DEVELOPMENT AND VALIDATION OF STABILITY INDICATING HPTLC METHOD FOR ESTIMATION OF DARUNAVIRHTML Full Text
DEVELOPMENT AND VALIDATION OF STABILITY INDICATING HPTLC METHOD FOR ESTIMATION OF DARUNAVIR
Anuruddha R. Chabukswar 1 and Ayushi S. Gadekar * 2
Department of Pharmaceutical Chemistry 1, Dr. Vishwanath Karad MIT World Peace University, School of Pharmacy, Kothrud, Pune - 411038, Maharashtra, India.
Department of Pharmaceutical Chemistry 2, MAEERS Maharashtra Institute of Pharmacy, Kothrud, Pune -411038, Maharashtra, India.
ABSTRACT: A simple, precise, and sensitive stability-indicating high-performance thin layer chromatographic (HPTLC) method has been developed and validated for the analysis of Darunavir in bulk and in the tablet dosage form. The separation was performed on pre-coated silica gel 60 GF254 plates using Toluene: Methanol: Triethylamine (8.5:1:0.5 v/v/v) as the mobile phase. The retention factor (Rf) was found to be 0.61 ± 0.89. The detection of a band was carried out at 267 nm. The drug was subjected to different stress conditions like acid, base hydrolysis, oxidation, thermal degradation, and photolysis. The method was successfully validated according to ICH Q2 (R1) guidelines. The linear regression analysis data for the calibration plot showed a good linear relationship with R2 = 0.992 in the range of 500-3000 ng band-1. The method found to be accurate as results of the recovery studies are close to 100%. The developed method can be adopted for routine analysis of Darunavir in bulk and pharmaceutical dosage form.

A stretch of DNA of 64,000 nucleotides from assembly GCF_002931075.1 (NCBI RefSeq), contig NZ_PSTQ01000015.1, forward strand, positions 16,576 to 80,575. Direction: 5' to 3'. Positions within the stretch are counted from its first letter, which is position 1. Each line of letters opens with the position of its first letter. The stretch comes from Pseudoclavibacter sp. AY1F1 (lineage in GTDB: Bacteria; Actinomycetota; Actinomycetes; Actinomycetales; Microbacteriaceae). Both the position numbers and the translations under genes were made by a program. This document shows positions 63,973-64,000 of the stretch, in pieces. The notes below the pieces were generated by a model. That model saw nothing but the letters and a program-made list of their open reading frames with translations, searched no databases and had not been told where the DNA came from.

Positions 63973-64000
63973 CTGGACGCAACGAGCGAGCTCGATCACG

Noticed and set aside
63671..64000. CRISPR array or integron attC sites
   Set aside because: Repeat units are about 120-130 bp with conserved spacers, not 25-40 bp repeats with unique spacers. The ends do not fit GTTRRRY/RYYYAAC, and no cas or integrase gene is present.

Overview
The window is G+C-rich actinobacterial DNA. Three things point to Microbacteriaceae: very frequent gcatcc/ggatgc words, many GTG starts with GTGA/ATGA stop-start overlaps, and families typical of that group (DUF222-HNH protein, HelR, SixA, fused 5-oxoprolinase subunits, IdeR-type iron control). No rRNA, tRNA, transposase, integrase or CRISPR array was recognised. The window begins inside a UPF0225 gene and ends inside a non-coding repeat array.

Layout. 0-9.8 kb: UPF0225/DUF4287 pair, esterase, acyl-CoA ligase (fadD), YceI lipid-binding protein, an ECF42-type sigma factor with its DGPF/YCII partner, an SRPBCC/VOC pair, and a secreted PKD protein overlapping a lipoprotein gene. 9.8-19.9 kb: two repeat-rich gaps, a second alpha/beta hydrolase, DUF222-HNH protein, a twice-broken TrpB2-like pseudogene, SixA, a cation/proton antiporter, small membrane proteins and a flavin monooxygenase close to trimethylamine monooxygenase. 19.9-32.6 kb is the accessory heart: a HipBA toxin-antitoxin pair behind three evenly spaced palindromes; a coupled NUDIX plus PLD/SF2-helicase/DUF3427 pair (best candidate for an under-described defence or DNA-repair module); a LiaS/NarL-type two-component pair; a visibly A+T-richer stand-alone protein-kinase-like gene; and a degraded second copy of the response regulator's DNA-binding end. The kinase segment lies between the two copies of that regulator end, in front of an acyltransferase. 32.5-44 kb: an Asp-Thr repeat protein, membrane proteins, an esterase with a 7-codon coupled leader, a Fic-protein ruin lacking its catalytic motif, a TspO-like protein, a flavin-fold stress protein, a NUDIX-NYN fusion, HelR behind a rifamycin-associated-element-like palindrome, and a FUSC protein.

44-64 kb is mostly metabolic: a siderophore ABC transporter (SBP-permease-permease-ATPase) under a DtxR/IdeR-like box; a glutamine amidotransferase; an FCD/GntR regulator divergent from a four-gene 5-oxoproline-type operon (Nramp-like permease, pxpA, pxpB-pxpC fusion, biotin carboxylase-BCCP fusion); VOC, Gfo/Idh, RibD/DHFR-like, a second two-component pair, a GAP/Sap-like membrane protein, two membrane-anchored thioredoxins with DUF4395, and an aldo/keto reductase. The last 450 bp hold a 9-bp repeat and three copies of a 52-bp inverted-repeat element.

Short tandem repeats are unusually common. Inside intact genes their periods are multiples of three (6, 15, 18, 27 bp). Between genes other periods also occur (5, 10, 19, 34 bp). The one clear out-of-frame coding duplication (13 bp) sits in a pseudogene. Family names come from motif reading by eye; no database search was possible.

High-performance thin-layer chromatography (HPTLC), Darunavir, method validation, ICH guidelines, stability-indicating method
INTRODUCTION: Darunavir is chemically [(3aS,4R,6aR)- 2,3,3a,4,5,6a-hexahydrofuro[2,3-b] furan-4-yl] N- [(2S,3R)-4- [(4-aminophenyl) sulfo-nyl-(2-methylpropyl)amino]- 3- hydroxy- 1- phenyl butan-2-yl] carbamate it is HIV protease inhibitor that is used in the treatment of AIDS and HIV infections. Darunavir is an antiretroviral protease inhibitor that is used in the therapy and prevention of human immunodeficiency virus (HIV) infection and the acquired immunodeficiency syndrome (AIDS). Darunavir can cause transient and usually asymptomatic elevations in serum aminotransferase levels and has been linked to rare instances of clinically apparent, acute liver injury.
In HBV or HCV co-infected patients, highly active antiretroviral therapy with darunavir may result of an exacerbation of the underlying chronic hepatitis B or C. Literature survey reveals that few analytical methods have been reported for the estimation of Darunavir including UV-Vis spectroscopy 1, 2, high-performance liquid chromatography (HPLC) 3, 4, high-performance thin-layer chromatography (HPTLC) 5, 6, Infrared Spectroscopy (IR) 7, Capillary Electrophoresis 8, LC-MS/MS 9, 10.
FIG. 1: STRUCTURE OF DARUNAVIR
MATERIALS AND METHODS:
Reagents and Chemicals: 20 tablets each containing 300 mg of Darunavir (Darunavir, Cipla Ltd.) was procured from the local market. Methanol (AR grade), Triethylamine (AR grade), toluene (AR grade) were purchased from S.D. Fine Chemical Laboratories, Mumbai. Hydrochloric acid (HCl), acetic acid (CH3COOH), hydrogen peroxide (H2O2), and sodium hydroxide (NaOH); all AR grade were purchased from Loba Chemie Pvt. Ltd., Mumbai.